Trying To Understand Our Emotions While Thinking Good Thoughts About Barbaro
As we wait to find out whether Barbaro, the confident, even cocky winner of the Kentucky Derby will survive the surgery following his gut-churning breakdown in the Preakness, it's time to come to grips with what millions watching that sad moment felt on Saturday.
It doesn't matter whether you're an inveterate horse player, who someone who just tunes in for the Triple Crown races to watch a spectacle, maybe even history in the making.
What you don't expect is to see a majestic athlete get injured -- perhaps mortally so -- while you're watching -- as it valiantly tries to understand what happened and why it can't do what it's trained to do, namely run faster than anybody else.
Which is why your emotions grip you so, why you cry out, or just plain cry, watching a frightened colt battle the pain as his jockey dismounts and tries to keep him calm. You see the shots of the trainer racing to the track, the horse's owners dressed in their finest breaking down into tears, and not because a big payday has gone up in smoke.
Injuries are part of sports. But rarely are the consequences of those injuries so immediately apparent. With rare exception -- Joe Theismann, Daryl Stingley, e.g. -- the athlete is helped off the field or at least carted away to a hospital. The crowd politely applauds his grit and everyone moves on.
But when you see a horse ambulance scream across the track, you only fear the worst, and for good reason. There's a very fine line between surgery and euthanasia with injured thoroughbreds, so magnificent, yet so vulnerable, so gallant in their prime, yet so irretrievably fragile.
We know all this, but still we pray or mourn in a way that would be alien in any other sport. But why? There's a nice piece that tries to answer that question in The New York Times today by Jane Schwartz, who wrote another book about Ruffian, a tragic filly who broke down in a match race and later had to be destroyed.
"When we care about someone, or some animal, our first instinct is to reject the idea of death. Most people want to leave open at least a small window of opportunity for hope," Schwartz writes. "Perhaps the real miracle — the one that matters to all of us, whether we know it or not — is that so many of us are still capable of caring so much. "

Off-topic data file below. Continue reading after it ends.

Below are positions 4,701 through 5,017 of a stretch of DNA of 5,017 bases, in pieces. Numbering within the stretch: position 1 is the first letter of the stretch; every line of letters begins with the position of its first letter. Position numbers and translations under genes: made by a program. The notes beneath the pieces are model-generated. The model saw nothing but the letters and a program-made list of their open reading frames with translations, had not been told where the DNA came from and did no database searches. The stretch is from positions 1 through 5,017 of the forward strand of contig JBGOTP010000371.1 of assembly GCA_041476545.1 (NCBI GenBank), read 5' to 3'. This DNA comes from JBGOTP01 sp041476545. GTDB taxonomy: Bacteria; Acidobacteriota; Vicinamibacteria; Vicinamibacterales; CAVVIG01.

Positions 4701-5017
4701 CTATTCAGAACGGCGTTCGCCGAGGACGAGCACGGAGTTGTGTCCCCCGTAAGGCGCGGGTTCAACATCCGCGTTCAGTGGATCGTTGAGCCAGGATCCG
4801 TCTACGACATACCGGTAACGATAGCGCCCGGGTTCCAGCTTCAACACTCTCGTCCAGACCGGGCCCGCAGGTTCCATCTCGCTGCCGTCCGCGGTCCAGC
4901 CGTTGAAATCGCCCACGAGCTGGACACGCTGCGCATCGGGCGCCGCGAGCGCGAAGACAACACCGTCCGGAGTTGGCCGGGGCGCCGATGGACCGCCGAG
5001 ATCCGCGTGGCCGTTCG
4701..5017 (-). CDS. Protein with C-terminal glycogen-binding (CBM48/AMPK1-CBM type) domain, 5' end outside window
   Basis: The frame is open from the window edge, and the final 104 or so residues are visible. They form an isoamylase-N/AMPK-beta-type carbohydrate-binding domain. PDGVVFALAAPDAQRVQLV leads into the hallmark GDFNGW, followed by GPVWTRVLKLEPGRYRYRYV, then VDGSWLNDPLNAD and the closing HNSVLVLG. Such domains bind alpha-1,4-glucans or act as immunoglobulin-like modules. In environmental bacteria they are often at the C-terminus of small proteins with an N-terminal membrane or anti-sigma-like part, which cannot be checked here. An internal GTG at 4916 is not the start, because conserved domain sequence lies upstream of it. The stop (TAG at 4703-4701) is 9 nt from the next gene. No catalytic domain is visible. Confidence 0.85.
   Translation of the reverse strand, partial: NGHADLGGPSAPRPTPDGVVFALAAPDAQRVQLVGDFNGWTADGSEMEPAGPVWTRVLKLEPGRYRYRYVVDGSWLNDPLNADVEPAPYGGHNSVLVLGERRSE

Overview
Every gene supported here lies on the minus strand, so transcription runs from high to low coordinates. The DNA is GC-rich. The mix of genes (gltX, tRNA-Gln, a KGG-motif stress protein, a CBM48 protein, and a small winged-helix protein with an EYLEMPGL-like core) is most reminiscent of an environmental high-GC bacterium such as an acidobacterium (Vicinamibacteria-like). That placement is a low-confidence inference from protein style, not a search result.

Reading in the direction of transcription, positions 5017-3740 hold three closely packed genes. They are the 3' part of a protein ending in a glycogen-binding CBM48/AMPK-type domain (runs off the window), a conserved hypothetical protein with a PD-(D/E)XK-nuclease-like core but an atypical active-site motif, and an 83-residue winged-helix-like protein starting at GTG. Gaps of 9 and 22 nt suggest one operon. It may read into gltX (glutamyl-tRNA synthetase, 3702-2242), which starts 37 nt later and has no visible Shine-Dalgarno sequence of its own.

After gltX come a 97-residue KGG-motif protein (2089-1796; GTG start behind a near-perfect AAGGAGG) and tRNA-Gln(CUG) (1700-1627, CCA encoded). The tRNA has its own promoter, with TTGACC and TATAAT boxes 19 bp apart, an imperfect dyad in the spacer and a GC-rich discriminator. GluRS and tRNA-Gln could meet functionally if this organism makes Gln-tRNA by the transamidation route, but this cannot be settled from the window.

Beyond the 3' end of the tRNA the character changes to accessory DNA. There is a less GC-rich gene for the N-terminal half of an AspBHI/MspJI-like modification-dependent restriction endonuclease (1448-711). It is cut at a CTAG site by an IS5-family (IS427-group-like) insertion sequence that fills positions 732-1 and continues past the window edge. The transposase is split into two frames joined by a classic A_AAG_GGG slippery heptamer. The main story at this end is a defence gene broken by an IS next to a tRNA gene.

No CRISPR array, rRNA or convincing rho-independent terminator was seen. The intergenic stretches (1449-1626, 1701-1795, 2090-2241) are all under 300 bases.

Another answer might be found in what may be the most outstanding article ever written about thoroughbred by William Nack, who spent much of his sportswriting career in and around a track. Nack, like many of us, fell in love with Secretariat. But unlike any of us, he got to know the horse and those who cared about him the most like no other. Which made his piece on the Triple Crown-winner's last moments in 1989 a heart-rending masterpiece.
I phoned Annette Covault, an old friend who is the mare booker at Claiborne, and she was crying when she read the message: "Secretariat was euthanized at 11:45 a.m. today to prevent further suffering from an incurable condition. . . ."
The last time I remember really crying was on St. Valentine's Day 1982, when my wife called to tell me that my father had died. At the moment she called, I was sitting in a purple room in Caesars Palace, in Las Vegas, waiting for an interview with the heavyweight champion, Larry Holmes. Now here I was, in a different hotel room in a different town, suddenly feeling like a very old and tired man of 48, leaning with my back against a wall and sobbing for a long time with my face in my hands.
Consider his books "Secretariat: The Making of A Champion" and a collection of his writing, "My Turf: Horses, Boxers, Blood Money, and the Sporting Life" -- which includes that unforgettable piece -- must reading.